PrAACtically SLPs: An AAC App Journey
What is more amazing than seeing kids with AAC needs become competent communicators? How about seeing the next generation of SLPs become competent in AAC?! It is over-the-moon exciting to think of how many lives we could touch if more SLP students became passionate about AAC.
Today, we add to our series called PrAACtically SLPs, where we hand the reins to students studying to be SLPs who’ve taken a special interest in AAC. This post is authored by Stephanie Johnson and her colleague Brianna Simmons, two Australian student Speech Pathologists from Macquarie University. They recently completed a clinical placement at Lifestart, an agency that supports children and young people living with disability. Because many of the children on their caseloads had significant communication challenges, AAC options became an important focus of their intervention. In this post, they tell us about their journey learning to use an AAC app with some of their clients. Please join me in welcoming them to the SLP field and to the ranks of AAC professionals.
Our AAC App Journey
We are two speech pathology students studying in the Master of Speech and Language Pathology program at Macquarie University in Sydney, Australia. We both have interests in different AAC methods, particularly gaining insight into the appropriateness of different mediums for a client’s individual needs as well as understanding the process of how a clinician, teacher or parent may support someone to use and navigate different AAC methods in naturalistic settings.
As part of our clinical program, we recently completed a placement at Lifestart, which is an organisation that supports children and young people with a disability from birth to 24 years. At Lifestart we were mostly involved in the early intervention program. Many of the children on our caseload were non-verbal or had significant difficulty communicating, which meant that augmentative and alternative communication (AAC) options were an important focus of our interventions.
Some of the children were using Proloquo2go, an iPad app for communication. For others it had been identified that Proloquo2go would be a suitable AAC method. This system encourages language development and enables people to communicate using symbols or text.
How did we learn to use the system?
We had never used Proloquo2go with a client before, so we had a lot of learning to do! To begin our venture in Proloquo2go we just started using it! We explored. We navigated. We looked for the words we needed as we needed them. We saw how important it is to practice using an AAC system to get familiar with it and faster at finding specific vocabulary.
We wrote a script for a conversation we were likely to engage in on a daily basis. And we talked together! We tried to avoid changing what we wanted to say to say it more simply. We didn’t want to sacrifice correct grammatical structure just because we couldn’t find the words. To start with, we were slow and our conversation was laborious. We had difficulty finding the vocabulary we needed. But with time and practice we became familiar with the page layouts and the location of the vocabulary. We started learning what vocabulary was included in each of the folders. And after a while we were conversing using Proloquo2go!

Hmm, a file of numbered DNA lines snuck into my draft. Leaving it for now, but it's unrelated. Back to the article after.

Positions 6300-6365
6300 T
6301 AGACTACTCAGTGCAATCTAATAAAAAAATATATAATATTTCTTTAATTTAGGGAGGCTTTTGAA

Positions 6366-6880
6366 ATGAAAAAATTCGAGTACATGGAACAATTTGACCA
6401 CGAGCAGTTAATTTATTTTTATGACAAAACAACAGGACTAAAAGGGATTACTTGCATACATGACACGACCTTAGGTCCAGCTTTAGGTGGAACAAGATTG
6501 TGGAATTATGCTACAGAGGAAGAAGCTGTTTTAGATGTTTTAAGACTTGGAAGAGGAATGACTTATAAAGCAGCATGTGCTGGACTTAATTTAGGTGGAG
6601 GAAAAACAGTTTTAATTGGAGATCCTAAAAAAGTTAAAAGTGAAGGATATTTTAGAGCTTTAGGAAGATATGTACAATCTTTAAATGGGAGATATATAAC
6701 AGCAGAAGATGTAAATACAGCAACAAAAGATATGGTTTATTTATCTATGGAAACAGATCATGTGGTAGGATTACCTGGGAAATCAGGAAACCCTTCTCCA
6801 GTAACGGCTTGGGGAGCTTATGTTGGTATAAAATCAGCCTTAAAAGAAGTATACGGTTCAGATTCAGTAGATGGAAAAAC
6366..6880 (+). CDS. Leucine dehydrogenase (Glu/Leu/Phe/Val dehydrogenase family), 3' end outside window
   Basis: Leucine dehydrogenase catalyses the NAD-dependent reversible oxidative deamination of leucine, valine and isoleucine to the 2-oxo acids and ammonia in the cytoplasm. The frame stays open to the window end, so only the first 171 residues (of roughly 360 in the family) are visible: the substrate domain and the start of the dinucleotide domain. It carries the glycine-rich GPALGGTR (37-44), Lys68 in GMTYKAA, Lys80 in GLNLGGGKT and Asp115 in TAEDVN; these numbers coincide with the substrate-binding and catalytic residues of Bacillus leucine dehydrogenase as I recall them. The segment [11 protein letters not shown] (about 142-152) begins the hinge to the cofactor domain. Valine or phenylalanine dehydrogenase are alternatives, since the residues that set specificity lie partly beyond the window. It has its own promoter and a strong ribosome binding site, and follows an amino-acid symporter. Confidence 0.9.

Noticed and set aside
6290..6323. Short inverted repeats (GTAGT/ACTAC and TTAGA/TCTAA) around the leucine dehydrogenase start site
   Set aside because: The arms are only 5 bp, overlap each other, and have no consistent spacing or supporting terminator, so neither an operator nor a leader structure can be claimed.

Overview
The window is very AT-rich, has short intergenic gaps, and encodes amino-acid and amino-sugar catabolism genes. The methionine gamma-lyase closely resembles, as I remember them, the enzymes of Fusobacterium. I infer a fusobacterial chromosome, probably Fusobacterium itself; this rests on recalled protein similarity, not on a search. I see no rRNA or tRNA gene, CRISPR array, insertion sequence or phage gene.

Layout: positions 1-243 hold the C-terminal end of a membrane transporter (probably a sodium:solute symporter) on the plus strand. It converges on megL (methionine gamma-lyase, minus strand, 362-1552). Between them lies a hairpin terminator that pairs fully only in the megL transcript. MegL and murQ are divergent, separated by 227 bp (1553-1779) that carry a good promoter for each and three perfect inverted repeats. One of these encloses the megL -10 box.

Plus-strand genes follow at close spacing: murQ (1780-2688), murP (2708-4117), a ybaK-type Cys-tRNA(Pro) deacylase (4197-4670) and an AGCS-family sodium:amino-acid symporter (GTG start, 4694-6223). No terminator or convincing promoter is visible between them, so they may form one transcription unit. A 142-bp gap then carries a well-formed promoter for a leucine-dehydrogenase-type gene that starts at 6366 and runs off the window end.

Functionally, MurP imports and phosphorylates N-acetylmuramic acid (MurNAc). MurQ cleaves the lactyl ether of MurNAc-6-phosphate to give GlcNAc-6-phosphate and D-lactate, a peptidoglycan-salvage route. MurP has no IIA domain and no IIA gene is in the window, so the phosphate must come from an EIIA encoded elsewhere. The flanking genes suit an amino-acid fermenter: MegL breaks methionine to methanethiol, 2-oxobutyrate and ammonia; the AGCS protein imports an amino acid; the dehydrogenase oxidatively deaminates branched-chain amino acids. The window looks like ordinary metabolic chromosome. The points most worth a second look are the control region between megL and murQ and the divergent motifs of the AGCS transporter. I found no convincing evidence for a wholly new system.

Using Proloquo2go with our clients
Once we were familiar with Prologuo2go, we thought about how to use it with our clients at Lifestart. We played activities with our clients such as bowling, bubbles, and arts and craft and used the activity-specific pages in Prologuo2go. We thought about what vocabulary to target in these activities and modelled it. We also customised the display to optimise each child’s communication success. For example, in these activity pages for bowling and arts and crafts, we used a 5 x 5 cell layout. We wanted children to have access to as much vocabulary as possible, which meant taking into consideration their language abilities and fine motor skill. One challenge was trying to predict what a child might want to say in an activity. We overcame this challenge by using the app to model language, which mirrored as closely as possible what the child was doing.
We got great feedback from the teacher and classmates of one of the children with Down syndrome we worked with. The teacher said that the child could take part in conversations and play games with friends that previously he hadn’t been able to. His classmates said they thought it was a good way to communicate with their friend and that it made talking easier.
What did we learn about Proloquo2go?
Proloquo2go can be used with a wide range of children and it is highly customisable. Vocabulary can be selected according to the child’s language abilities and needs. For children with fine motor difficulties, the cell size can be increased (or a keyguard can be fitted to the iPad). You can also hide or dim certain cells, while you are focusing your teaching on specific vocabulary.
You certainly don’t you need to be a tech-wiz to program Proloquo2go! Proloquo2go comes pre-loaded with page sets containing evidence-based, vocabulary. There are also sample activity-specific pages, which encourage communication and language learning. And for any trouble shooting, there are lots of useful online tutorials and 24/7 tech support.
Using Proloquo2go encouraged social interaction with the children we worked with. It allowed for their expression of a range of communicative acts, including expressing opinions, asking questions, and having conversations.
Filed under: PrAACtical Thinking
This post was written by Carole Zangari